Emerald Group Publishing Limited
Copyright © 2004, Emerald Group Publishing Limited
The “information society”, is a term frequently used to describe the social environment and the impact of information and communications technologies on the way people live.
This book, aimed at professionals and academics, is a collection of dialogues from experienced and eminent information professionals. The information society is discussed from a range of perspectives, covering issues from personal data to international policy.
There are four parts to the book that groups related chapters. The parts cover; the information society, fact or fiction; the information society and daily life; the information society and policy; the informational society and the information professional.
John Feather is the ideal writer to start the collection with his chapter on theoretical perspectives. He gives a clear overview of the development of the information society in relation to a range of societal descriptors such as information age and post‐industrial society. Feather presents four models of the information society, the economic model, the technological model, the sociological model, and the historical model. The chapter provides an excellent platform for the plurality of perspectives that follows from other contributors.
Feather's introduction is followed by a challenging “secular view” from Alistair Black presenting the view of the information society as an “evolutionary phenomenon”. Dave Muddiman closes part one of the book with an eloquent discourse on the information society as a manifestation of postmodernist capitalism presenting challenges for the information professionals.
Part two discusses how current developments are influencing society with a look to the future from Chris Batt who rightly predicts the importance of “content” to future information managers; a global view of information literacy from Town, and the importance of technologies new communities from Ian Beeson presenting a case study from Bristol (UK), The True Stories project.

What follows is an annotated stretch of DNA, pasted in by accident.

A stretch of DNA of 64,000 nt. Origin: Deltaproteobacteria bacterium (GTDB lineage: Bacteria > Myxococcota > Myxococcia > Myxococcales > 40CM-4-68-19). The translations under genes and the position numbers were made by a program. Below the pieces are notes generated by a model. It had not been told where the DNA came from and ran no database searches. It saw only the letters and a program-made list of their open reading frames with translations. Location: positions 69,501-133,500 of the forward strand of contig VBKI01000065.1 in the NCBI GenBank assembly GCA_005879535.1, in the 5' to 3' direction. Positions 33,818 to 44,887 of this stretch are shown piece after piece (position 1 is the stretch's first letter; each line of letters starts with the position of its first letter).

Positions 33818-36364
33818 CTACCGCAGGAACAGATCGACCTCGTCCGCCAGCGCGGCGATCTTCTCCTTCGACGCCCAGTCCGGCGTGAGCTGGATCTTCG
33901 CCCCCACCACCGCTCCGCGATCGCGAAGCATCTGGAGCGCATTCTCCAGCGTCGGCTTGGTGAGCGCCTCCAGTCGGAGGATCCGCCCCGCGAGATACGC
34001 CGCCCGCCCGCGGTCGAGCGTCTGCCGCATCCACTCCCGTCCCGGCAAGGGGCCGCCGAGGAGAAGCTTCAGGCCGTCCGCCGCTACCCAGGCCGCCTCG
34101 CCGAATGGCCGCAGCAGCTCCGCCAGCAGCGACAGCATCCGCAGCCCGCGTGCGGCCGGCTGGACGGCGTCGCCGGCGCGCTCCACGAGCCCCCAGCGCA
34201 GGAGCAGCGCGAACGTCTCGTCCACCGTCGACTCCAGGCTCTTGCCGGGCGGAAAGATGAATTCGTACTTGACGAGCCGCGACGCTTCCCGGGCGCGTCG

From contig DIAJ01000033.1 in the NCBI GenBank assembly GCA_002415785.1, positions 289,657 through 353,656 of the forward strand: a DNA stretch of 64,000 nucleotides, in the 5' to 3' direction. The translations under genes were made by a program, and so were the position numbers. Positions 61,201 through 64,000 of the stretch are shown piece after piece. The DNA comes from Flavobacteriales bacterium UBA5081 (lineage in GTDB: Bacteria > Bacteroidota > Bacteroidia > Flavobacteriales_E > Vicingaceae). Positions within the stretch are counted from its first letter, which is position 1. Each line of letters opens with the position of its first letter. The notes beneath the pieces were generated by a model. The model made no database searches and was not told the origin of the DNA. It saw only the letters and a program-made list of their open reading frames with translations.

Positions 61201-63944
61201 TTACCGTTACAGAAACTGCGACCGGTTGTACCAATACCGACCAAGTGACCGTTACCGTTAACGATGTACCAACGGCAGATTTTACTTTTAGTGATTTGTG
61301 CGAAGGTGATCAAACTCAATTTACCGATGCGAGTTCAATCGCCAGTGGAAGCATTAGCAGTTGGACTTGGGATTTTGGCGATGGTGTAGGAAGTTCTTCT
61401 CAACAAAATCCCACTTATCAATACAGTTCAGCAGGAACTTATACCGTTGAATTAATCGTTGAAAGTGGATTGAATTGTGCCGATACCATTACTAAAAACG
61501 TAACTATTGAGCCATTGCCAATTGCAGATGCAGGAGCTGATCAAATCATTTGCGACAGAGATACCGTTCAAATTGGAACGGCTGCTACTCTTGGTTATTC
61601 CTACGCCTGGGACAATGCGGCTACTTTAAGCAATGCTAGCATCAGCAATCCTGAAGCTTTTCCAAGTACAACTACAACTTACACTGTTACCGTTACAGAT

Part three, covers policy, an important section for information professionals. There is perhaps scope for expansion in this section with just two chapters, one covering the scope and importance of information policy, and the other presenting a case study of knowledge management focussing on the NHS.
The final section of four chapters purports a focus on the information professional but. two of the items covered, freedom versus protection, and data protection could have fitted equally well in the section on policy. The third chapter covers the impact of electronic publishing on information access. The final chapter from Peter Brophy considers the changing responsibilities for information professionals in relation to the professional bodies codes of conduct and professional ethics.
All the chapters are well referenced giving a wealth of opportunity for further reading.
As with any collected work the individual reader is going to find particular chapters more relevant than others. However, the book as a whole offers challenging issues for discussion. It is a useful text for undergraduate and postgraduate study of information theory. Its drawback may be its limited lifespan in this dynamic sector.